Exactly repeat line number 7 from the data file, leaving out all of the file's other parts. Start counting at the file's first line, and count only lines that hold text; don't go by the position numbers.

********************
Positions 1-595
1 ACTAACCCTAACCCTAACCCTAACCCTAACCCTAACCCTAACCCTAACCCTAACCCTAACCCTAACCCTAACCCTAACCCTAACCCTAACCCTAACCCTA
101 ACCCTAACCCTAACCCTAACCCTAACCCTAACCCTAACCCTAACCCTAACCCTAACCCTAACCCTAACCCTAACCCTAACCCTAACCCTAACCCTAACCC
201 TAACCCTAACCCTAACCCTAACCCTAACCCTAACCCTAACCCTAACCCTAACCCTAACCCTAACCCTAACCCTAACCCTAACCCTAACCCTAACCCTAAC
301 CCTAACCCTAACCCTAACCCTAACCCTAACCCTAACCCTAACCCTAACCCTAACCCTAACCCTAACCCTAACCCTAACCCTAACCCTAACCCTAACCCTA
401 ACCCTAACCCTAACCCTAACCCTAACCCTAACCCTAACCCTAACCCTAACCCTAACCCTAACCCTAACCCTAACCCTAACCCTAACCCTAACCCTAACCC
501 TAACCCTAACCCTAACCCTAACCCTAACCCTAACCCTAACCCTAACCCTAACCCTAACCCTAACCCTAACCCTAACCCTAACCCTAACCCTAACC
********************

501 TAACCCTAACCCTAACCCTAACCCTAACCCTAACCCTAACCCTAACCCTAACCCTAACCCTAACCCTAACCCTAACCCTAACCCTAACCCTAACC